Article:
The same goes for you wives: Be good wives to your husbands, responsive to their needs. There are husbands who, indifferent as they are to any words about God, will be captivated by your life of holy beauty. What matters is not your outer appearanceâ€”the styling of your hair, the jewelry you wear, the cut of your clothesâ€”but your inner disposition. Cultivate inner beauty, the gentle, gracious kind that God delights in.
Did Peter REALLY know what he was talking about here? Normally I would answer with a confident yes, but I surprised myself again this week by seeing that my reality was a resounding no.
I got a haircut last week and it did not turn out the way I had imagined. I know, that is almost ALWAYS how it goes, but this time I was really down about it. It was a cool haircut that just didn’t flatter me – at least, in my opinion. Dan kept telling me how cool it looked, but nothing mattered; I didn’t like it and I was grumpy about it.
Luckily, a good friend happened to be home for the weekend and she “fixed” it. My attitude and self-confidence improved almost immediately. I’m embarrassed to even say that! Here’s the ammeded version:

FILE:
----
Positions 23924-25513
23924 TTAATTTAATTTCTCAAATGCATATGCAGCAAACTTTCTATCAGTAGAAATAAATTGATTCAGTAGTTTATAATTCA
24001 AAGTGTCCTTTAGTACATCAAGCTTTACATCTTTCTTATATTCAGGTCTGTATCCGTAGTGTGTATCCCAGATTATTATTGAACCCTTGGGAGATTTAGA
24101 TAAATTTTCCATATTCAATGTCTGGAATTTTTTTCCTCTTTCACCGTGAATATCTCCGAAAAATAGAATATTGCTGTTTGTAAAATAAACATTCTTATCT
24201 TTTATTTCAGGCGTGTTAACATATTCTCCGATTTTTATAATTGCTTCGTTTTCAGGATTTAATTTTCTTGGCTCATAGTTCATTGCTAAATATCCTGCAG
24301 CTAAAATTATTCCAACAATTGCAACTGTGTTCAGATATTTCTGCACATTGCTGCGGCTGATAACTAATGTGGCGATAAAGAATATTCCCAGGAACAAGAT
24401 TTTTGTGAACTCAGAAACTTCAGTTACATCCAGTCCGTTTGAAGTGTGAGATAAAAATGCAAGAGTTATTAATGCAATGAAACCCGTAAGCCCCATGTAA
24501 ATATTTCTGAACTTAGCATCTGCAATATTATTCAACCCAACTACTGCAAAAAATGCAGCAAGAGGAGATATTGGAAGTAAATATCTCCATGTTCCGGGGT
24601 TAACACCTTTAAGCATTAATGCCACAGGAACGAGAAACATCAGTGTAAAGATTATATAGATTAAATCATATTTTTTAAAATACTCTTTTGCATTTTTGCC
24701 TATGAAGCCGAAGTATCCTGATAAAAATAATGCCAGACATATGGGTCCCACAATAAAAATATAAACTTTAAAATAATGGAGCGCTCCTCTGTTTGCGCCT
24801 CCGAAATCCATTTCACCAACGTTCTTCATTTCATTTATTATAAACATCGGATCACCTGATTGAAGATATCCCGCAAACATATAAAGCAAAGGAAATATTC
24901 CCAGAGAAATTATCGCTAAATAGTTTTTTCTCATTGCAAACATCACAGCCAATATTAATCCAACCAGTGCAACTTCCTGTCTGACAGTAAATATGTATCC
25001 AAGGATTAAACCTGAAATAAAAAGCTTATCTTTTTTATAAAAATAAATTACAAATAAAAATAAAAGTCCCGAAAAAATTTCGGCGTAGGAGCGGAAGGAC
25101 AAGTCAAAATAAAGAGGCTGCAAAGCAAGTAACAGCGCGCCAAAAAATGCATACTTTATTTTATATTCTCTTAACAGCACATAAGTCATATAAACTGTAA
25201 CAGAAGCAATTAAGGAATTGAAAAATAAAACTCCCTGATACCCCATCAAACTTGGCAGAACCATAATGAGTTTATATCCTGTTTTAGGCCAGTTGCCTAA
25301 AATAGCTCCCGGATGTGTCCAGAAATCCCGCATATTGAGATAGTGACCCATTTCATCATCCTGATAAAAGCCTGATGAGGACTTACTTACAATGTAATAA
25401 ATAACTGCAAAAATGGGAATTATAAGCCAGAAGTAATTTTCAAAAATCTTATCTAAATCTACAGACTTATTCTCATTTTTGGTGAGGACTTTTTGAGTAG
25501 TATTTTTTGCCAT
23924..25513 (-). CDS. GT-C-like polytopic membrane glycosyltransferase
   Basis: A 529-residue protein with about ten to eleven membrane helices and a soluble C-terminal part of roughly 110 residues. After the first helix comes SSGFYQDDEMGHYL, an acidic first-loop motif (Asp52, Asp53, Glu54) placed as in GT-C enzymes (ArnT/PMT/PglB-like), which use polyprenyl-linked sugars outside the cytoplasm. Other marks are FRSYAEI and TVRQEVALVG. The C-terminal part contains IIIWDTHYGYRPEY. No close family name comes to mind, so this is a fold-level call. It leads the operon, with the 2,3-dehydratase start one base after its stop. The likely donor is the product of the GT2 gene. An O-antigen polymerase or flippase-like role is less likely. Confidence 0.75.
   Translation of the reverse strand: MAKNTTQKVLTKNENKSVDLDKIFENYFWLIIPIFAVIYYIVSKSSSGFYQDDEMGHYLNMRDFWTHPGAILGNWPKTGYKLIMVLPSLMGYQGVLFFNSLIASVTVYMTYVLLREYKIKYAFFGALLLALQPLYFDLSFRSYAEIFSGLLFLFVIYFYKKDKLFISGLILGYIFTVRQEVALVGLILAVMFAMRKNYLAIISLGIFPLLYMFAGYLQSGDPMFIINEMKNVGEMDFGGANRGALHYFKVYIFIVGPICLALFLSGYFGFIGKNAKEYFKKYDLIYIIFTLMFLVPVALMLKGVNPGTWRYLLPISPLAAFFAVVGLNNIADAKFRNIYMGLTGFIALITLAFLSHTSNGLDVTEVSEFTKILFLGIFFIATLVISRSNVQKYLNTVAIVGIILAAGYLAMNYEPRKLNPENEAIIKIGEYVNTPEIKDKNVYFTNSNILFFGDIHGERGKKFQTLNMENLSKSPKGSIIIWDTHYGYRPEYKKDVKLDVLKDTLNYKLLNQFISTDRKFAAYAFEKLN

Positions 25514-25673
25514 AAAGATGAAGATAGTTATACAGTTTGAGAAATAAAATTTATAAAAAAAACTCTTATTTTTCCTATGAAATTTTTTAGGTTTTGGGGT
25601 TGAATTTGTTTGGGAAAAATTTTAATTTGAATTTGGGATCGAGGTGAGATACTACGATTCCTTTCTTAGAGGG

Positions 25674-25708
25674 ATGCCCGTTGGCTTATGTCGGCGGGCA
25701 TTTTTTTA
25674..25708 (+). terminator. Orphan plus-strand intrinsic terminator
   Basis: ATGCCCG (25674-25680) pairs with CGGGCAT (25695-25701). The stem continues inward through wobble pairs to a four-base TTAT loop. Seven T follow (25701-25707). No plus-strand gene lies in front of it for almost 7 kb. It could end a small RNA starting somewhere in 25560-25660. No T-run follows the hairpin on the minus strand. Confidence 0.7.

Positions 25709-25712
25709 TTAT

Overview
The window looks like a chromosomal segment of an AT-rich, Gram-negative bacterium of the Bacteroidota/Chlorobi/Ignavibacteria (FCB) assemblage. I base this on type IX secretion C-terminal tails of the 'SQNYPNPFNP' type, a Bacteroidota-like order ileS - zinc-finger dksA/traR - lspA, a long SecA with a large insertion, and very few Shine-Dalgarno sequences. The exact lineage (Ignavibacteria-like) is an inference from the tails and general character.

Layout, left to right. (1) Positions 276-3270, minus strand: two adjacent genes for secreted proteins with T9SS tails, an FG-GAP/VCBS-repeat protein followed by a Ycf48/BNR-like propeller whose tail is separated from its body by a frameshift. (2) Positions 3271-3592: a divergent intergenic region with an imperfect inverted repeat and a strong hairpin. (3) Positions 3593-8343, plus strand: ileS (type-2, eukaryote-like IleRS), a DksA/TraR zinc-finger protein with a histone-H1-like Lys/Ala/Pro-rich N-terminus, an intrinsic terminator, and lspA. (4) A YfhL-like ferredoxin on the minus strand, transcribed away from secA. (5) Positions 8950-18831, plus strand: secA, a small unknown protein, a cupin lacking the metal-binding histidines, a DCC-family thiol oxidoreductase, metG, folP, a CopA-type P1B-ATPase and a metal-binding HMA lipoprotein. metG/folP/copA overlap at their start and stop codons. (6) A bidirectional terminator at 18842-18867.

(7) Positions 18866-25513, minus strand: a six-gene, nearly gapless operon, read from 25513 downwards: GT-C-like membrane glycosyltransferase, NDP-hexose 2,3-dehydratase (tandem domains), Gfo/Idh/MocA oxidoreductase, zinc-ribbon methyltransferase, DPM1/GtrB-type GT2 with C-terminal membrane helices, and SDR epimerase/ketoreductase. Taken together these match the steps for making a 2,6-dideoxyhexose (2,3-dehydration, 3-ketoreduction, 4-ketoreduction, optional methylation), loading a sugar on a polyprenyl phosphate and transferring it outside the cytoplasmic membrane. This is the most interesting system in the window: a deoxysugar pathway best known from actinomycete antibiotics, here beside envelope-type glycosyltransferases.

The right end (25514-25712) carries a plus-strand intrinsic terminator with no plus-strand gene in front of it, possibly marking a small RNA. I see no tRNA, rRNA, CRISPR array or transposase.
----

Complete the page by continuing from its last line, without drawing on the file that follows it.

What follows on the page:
So, I guess all I can say is that I’m further away from the truth of this exhortation from Peter than I had hoped. I suppose, however, that the most important thing to remember is to keep cultivating that inner beauty. Maybe as I do that, I’ll learn to be less reliant on my outward beauty for contentment and find that, instead of being in opposition, the two can be rather complementary.
Macy is teething. Not just oh, I think I see a little tooth teething. This is swollen gums with at least four teeth trying to pop through teething. And a runny nose and a serious case of the crankies. Trying to comfort her really doesn’t help because she’s just feeling it all and wondering why we don’t understand what she wants. The problem is, there really isn’t much to do to help her; she doesn’t even know what she wants. It is one of those classically frustrating parenting situations.
The helplessness of this stage makes me dread the similar feelings I know I’ll have when my girls face the teenage years. Oi vay! I remember those feelings of being trapped and scared and sad and thrilled and worried and enchanted. All of them in the space of about 10 minutes. I remember walking downstairs thinking something from the kitchen would help and then trudging back up when nothing did. (Not even the Little Debbie that tasted like heaven!)
Macy will be fine in a few days, and I know girls eventually pass through adolescence as well. I just hate that in-between time when everyone feels miserable! I was sustained in those days by a great family, a foundation of faith, and a growing personal relationship with God. Macy is sustained by lots of holding, Motrin, and a pacifier. Maybe those things aren’t so different from one another for now. When she’s all grown up she’ll trade the pacifier for personal faith, but the rest she’ll probably keep. Sometimes nothing is better than Motrin, and I know she’ll always have us!